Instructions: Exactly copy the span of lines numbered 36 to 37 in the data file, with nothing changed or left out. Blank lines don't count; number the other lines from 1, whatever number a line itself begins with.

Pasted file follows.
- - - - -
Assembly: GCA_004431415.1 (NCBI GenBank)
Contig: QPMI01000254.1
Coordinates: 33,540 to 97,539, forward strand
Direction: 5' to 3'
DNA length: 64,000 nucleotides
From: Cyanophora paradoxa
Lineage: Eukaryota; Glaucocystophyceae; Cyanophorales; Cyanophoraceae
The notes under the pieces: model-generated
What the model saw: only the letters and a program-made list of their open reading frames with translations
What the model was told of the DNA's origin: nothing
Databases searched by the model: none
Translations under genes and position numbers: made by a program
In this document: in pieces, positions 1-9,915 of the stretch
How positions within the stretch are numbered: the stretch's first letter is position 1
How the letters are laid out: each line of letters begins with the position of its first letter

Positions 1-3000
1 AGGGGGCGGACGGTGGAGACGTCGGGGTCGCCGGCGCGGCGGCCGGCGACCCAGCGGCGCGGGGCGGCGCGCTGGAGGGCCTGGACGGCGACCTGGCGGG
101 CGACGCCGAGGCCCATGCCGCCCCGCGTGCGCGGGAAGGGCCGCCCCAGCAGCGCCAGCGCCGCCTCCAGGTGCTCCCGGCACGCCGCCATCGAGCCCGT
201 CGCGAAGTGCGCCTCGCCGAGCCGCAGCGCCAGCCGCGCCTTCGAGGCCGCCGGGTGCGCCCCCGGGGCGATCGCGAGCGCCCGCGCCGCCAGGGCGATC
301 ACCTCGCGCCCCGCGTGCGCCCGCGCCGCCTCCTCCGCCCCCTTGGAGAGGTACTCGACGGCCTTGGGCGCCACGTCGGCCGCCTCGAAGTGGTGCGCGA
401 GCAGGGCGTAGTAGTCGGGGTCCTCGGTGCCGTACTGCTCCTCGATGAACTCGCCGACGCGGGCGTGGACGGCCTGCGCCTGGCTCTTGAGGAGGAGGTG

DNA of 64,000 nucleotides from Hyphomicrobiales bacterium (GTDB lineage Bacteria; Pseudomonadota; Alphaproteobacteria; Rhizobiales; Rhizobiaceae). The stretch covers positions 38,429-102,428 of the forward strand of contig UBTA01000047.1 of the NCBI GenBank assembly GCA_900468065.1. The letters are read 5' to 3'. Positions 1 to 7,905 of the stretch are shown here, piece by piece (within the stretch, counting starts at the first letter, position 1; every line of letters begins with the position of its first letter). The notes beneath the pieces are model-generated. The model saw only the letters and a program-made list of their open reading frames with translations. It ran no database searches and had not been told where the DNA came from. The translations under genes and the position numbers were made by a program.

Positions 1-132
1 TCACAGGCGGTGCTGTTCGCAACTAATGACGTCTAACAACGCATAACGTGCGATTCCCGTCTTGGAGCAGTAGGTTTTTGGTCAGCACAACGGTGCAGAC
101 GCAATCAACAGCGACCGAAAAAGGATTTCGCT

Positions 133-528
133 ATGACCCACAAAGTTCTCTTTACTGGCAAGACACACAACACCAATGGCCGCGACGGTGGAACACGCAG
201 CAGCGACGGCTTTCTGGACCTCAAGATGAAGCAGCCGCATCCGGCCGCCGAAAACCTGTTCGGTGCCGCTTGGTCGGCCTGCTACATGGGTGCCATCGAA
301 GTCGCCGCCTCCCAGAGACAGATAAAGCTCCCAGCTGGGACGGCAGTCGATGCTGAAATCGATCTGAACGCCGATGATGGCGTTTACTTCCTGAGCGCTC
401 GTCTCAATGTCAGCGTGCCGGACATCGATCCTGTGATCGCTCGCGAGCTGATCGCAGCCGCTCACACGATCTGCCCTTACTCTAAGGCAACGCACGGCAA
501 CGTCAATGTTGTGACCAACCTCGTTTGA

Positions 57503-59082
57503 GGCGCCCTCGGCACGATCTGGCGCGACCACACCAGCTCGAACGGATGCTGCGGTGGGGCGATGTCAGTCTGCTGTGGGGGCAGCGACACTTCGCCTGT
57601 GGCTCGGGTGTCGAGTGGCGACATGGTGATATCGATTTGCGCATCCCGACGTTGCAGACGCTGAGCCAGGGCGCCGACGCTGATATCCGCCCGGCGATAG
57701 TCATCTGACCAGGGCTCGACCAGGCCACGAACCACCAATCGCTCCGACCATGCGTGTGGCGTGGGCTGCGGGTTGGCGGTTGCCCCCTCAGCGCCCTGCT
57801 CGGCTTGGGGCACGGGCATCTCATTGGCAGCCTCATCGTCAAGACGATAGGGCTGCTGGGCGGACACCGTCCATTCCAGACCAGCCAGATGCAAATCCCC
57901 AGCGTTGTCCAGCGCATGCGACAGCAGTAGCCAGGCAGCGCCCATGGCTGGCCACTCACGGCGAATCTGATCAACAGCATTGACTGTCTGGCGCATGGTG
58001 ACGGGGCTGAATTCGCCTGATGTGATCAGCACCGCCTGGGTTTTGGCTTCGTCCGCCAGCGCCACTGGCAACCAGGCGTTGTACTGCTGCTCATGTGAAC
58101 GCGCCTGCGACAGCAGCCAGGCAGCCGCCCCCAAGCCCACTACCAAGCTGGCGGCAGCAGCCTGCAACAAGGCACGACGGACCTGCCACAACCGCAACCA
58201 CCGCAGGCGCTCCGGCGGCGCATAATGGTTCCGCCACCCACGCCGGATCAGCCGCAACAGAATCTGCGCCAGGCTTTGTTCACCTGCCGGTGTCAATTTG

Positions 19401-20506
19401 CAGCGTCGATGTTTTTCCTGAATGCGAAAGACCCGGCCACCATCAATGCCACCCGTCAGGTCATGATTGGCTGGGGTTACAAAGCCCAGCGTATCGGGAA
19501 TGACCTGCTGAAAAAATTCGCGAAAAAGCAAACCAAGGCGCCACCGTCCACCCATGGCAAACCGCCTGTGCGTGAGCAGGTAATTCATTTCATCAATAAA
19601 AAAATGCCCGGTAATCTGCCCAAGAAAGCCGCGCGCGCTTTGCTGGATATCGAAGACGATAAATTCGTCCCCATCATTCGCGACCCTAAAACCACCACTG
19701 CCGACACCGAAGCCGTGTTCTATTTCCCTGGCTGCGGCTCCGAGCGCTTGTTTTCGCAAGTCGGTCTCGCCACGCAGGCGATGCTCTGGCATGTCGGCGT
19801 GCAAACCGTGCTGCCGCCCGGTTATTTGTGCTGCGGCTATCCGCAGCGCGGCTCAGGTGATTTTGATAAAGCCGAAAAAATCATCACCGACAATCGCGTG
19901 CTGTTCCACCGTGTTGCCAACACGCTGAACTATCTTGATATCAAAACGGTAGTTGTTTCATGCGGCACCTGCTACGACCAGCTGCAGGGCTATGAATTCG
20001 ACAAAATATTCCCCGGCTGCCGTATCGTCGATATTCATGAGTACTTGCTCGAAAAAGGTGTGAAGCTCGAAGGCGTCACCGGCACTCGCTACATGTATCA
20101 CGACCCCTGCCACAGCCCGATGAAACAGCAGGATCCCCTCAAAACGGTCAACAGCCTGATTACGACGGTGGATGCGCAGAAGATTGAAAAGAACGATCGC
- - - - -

57801 CGGCTTGGGGCACGGGCATCTCATTGGCAGCCTCATCGTCAAGACGATAGGGCTGCTGGGCGGACACCGTCCATTCCAGACCAGCCAGATGCAAATCCCC
57901 AGCGTTGTCCAGCGCATGCGACAGCAGTAGCCAGGCAGCGCCCATGGCTGGCCACTCACGGCGAATCTGATCAACAGCATTGACTGTCTGGCGCATGGTG